“We are very aware of the magnitude of the horrors that are occurring. The scale of destruction and deprivation that we have been experiencing and continue to experience since the beginning of the occupation cannot be described or imagined. We have lost over 30,000 martyrs in less than six months, and the number is horrifying, especially since 13,000 of them are children. Every day, approximately 10 children lose a limb in the Gaza Strip due to the continuous bombing, and about 17,000 children have been left without one of their parents, in addition to 70,000 wounded. The Israeli war machine has destroyed approximately 60% of Gaza's homes, while all systems, such as education and healthcare have collapsed, in addition to the lack of water, food and electricity. All these crimes are broadcast live before the eyes of the world.”

“The war and aggression in the West Bank are also very dangerous. Settlements continue, settler violence and terrorism are increasing, checkpoints are turning cities into small cantons, and our economy is suffering due to the piracy of our money, to the point that paying salaries and living a stable life have become difficult tasks.”

He stressed that Palestinians are at a dangerous juncture that raises questions about their ability to persevere and innovate a way out of this crisis, saying, “Therefore, we believe that this is the optimal time to work, not only to confront what is happening now, especially the priority of relief and then recovery for our people in the Gaza Strip, but also to develop a comprehensive vision that leads to ending the Israeli occupation and achieving national rights to freedom and independence, now, and once and for all.”

Mustafa believes that the tragedies caused by the “criminal war” have once again placed the Palestinian issue at the top of the world’s priorities.

He said, “It is our duty not to let these great sacrifices be in vain, and for this war to be the last in the liberation process, and to utilize everything that our great people created with their energy and capabilities, with comprehensive and collective participation behind such a vision that sets the ultimate goal of ending the occupation, and starts from the current situation at this moment - despite its tragedies – to draw up integrated plans that will lead us to there: stopping the war, relief, recovery, preparing for reconstruction, and in parallel working to empower and reform institutions, and establishing the rules of transparent, strong, and accountable governance, with full and comprehensive participation from all sectors of society, including civil society, diaspora, youth, women, forces, and factions.”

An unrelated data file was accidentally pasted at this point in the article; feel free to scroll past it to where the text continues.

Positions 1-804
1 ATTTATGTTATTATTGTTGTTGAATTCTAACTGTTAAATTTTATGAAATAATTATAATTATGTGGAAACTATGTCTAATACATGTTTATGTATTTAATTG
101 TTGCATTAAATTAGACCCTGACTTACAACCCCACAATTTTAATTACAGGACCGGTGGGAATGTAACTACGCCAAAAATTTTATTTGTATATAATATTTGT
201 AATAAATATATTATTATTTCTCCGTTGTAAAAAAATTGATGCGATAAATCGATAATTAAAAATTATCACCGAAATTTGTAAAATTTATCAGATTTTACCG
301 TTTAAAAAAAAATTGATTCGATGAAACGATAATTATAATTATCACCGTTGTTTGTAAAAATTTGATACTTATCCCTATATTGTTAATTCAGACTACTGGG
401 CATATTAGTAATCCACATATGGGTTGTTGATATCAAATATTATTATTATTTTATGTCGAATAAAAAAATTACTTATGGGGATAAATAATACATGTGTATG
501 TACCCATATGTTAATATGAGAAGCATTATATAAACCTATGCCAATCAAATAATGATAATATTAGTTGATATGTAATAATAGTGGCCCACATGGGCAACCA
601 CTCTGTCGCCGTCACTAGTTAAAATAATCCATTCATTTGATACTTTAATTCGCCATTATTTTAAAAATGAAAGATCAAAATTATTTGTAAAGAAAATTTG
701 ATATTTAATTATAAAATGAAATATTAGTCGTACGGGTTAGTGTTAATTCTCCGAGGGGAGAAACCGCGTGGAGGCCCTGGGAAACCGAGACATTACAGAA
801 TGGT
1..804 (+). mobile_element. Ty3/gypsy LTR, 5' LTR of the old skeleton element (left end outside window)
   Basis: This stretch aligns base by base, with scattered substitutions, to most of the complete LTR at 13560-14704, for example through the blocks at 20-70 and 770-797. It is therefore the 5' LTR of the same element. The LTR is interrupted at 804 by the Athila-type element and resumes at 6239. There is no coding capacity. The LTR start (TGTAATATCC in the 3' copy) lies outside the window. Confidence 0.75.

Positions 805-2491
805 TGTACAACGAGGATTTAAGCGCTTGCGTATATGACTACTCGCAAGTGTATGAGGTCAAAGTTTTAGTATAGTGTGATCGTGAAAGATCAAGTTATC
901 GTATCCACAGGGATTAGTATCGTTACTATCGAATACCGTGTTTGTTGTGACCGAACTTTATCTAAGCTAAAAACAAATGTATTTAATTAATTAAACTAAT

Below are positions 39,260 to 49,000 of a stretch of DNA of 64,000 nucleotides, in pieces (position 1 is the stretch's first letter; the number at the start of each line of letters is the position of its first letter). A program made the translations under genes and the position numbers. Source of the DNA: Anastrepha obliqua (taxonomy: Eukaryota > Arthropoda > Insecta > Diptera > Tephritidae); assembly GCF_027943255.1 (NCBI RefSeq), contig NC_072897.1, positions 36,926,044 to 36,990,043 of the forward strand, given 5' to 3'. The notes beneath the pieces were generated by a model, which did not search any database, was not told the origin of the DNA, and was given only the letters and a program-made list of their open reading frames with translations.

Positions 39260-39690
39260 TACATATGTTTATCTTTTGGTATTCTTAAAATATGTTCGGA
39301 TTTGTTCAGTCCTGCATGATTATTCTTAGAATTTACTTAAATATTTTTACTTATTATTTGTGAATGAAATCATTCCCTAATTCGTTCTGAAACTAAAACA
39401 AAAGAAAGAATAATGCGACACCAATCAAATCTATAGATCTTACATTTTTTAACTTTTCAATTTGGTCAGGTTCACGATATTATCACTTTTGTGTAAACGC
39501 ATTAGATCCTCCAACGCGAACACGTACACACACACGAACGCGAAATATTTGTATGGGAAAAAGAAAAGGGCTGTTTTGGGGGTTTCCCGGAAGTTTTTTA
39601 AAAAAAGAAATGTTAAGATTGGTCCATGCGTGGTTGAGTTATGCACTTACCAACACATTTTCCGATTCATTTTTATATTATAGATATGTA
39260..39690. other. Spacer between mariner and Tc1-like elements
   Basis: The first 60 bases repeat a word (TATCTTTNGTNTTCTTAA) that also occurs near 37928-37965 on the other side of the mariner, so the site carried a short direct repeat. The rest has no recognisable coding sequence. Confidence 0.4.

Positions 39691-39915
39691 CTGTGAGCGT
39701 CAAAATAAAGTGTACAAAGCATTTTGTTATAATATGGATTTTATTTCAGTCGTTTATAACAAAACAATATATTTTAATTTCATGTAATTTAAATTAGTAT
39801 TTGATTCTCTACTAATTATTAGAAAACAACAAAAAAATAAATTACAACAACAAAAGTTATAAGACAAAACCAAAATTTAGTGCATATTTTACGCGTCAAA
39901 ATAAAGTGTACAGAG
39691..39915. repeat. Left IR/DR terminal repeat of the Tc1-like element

Despite describing the current situation as very difficult, Mustafa said that the Palestinians “can realistically address the humanitarian crisis, the economic crisis and the salary crisis, and even build the foundations of a solid economy, within a fair governance system. In short: we know the finish line and the vision is to map out the path from where we are to that end.”

He continued, “Each of us has responsibilities, and the international community has great responsibilities that it must bear politically, financially, and most importantly in confronting the occupation state. The time has come to liberate Palestine – once and for all.”

Mustafa also expressed his belief that the world has now become more determined to bring about real change, “because it has understood the message that this conflict cannot end without the Palestinian people achieving their rights. Therefore, we believe that it is now important to chart a clear path to stop the war and the humanitarian catastrophe in the Gaza Strip, and work to crystallize a roadmap of the vision mentioned, leading to ending the occupation and establishing an independent Palestinian state on the 1967 borders, with East Jerusalem as its capital.”